qianhua elementary school

View of the school from our office.

I was forgetting something. What was I forgetting? This was important. But . . . Ohhhh. Sigh. The others were waiting for me. I’d already kept them too long. Forget it.

I grabbed my stuff off of my desk—including the portable heater and laundry bag I carried back and forth and back and forth between work and home—and ran out the door, down the cement stairs, over the wet tile, past the sewer vents, through the mud, to the van. I could tell the others were annoyed. “I’m sorry, guys!” I said as soon as I’d slid the sliding door shut. No one said anything. Suddenly I realized why. It was my turn to drive. “Oh, sorry.”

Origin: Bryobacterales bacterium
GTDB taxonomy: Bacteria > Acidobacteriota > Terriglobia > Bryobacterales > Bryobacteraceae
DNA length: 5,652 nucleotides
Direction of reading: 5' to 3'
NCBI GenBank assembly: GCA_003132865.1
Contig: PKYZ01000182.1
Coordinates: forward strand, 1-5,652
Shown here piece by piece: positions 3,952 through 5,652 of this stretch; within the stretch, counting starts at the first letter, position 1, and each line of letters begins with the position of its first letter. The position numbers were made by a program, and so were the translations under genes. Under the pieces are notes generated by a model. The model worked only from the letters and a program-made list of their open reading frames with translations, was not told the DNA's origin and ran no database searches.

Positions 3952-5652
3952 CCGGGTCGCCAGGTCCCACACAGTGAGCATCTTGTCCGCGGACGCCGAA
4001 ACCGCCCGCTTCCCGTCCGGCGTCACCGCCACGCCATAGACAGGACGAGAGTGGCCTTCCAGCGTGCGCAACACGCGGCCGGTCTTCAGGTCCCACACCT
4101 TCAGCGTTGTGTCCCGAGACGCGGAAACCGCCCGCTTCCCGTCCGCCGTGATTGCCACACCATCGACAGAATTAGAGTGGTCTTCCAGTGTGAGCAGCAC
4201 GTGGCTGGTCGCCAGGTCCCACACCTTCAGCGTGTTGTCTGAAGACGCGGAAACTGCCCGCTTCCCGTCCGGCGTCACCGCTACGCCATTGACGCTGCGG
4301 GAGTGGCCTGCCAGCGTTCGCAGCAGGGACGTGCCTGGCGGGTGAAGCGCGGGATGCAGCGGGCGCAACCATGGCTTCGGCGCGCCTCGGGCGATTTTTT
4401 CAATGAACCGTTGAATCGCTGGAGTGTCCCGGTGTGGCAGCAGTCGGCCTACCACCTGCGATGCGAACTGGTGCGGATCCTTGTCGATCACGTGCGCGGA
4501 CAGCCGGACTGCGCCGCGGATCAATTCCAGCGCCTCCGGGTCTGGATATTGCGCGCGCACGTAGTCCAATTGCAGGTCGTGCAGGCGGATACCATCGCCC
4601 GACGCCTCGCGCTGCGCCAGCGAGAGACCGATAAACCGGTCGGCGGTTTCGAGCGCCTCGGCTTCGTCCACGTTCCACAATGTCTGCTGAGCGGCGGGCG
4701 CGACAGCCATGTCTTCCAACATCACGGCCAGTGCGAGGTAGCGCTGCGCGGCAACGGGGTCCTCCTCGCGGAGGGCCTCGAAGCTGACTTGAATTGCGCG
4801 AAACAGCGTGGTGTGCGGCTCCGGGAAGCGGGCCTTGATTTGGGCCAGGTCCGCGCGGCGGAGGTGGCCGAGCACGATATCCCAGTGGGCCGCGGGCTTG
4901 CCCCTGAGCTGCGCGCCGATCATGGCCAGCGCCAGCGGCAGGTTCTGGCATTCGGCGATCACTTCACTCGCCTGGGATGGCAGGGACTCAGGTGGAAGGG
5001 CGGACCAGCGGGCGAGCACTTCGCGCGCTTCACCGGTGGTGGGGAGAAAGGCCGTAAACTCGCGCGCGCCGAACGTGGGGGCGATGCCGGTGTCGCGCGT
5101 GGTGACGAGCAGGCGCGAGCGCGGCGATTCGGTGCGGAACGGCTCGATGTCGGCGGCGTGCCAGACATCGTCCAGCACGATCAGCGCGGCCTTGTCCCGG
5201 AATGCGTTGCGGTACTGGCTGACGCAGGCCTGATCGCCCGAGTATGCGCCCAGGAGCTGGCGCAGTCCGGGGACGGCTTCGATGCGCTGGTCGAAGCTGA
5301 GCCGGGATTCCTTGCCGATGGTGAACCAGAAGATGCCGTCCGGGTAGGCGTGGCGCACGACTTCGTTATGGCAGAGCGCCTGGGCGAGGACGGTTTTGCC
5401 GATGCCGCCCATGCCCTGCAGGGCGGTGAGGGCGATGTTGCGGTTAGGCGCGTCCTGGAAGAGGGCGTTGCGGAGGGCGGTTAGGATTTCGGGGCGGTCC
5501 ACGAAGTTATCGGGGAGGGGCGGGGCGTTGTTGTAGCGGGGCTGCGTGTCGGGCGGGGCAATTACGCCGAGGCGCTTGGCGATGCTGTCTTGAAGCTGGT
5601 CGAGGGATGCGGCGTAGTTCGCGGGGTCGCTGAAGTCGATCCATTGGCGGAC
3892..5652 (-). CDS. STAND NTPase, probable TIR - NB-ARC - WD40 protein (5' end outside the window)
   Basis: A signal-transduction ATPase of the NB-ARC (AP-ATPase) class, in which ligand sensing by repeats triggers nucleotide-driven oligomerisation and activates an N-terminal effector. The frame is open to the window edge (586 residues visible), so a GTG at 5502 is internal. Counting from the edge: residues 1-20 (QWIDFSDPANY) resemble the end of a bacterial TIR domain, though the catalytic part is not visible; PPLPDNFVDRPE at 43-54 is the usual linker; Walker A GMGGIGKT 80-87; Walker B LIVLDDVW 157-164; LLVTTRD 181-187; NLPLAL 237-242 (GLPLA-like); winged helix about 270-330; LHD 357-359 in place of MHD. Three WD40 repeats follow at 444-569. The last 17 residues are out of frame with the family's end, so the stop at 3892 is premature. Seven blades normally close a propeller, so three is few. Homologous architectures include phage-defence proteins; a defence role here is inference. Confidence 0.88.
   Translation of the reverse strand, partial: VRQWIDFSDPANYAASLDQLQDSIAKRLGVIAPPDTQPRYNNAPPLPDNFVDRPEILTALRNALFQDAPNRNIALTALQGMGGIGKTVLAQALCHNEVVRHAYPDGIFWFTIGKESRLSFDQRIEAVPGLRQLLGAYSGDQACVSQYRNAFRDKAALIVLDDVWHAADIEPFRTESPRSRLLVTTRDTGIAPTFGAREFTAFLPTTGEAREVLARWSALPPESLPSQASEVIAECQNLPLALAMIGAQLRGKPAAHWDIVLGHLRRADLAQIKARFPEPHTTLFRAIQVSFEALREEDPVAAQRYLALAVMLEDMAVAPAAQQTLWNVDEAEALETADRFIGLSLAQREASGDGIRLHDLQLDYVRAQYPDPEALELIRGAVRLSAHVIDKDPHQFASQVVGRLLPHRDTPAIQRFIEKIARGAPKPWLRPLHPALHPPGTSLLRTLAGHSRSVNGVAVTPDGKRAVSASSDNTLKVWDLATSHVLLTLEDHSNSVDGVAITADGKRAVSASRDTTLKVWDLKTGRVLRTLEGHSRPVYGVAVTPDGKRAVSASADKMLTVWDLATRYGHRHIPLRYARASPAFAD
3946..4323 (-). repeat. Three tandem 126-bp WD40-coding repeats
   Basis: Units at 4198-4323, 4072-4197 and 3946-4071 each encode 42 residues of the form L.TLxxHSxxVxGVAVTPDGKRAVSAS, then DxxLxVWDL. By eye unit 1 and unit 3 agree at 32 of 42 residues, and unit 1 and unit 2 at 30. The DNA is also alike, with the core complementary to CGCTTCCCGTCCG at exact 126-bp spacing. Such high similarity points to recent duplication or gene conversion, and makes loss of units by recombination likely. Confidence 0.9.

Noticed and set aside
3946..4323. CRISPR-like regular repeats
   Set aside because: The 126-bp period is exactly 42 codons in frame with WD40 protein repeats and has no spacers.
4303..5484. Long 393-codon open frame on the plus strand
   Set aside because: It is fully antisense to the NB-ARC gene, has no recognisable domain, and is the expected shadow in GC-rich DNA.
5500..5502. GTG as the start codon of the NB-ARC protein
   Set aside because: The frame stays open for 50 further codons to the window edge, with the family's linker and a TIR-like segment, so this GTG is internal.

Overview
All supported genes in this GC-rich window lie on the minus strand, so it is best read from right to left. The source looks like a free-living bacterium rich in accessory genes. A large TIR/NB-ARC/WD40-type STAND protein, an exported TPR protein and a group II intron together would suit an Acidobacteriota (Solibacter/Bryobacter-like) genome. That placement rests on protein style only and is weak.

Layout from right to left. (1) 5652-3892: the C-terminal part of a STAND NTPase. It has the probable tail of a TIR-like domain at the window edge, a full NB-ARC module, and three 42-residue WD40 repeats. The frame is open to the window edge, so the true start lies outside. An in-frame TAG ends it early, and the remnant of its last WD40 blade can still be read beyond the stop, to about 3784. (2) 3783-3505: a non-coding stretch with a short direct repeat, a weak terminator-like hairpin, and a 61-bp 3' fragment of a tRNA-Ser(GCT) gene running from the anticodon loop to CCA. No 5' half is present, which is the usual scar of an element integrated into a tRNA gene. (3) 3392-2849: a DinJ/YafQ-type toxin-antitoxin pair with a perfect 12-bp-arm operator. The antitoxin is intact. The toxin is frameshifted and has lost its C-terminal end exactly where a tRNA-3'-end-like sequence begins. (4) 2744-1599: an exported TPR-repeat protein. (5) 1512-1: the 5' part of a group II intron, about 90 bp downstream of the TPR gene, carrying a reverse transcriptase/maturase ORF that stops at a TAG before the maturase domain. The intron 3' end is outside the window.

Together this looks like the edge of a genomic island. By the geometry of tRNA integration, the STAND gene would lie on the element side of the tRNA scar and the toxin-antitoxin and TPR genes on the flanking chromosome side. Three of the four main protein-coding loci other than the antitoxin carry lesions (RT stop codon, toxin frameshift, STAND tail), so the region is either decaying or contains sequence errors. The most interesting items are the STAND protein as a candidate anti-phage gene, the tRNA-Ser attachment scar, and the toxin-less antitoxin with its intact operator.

I fumbled for my keys in my purse and moved to the drivers’ seat. The gray sky began to cry as I drove down the hill. It was just as well. The pitter patter was soothing. No one felt like talking. Continue reading

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no man is an island

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“Heyyyy! I thought that was you!”

I didn’t recognize the man who had appeared out of nowhere beside our table.

“How’s that arm?” He touched my shoulder. “Your dad was so worried about you—and not just about your arm, about your life! How long ago was that, anyway? . . . And how ’bout Hong Kong? Your dad told me you were over there. What were you doing there? Bet ol’ Placerville feels small now! I’ve never been to Asia. Born and raised in SoCal; moved up here and never left. Did a rotation in Dublin once, though. One of the best times of my life. What ya doin’ in ol’ Placerville?”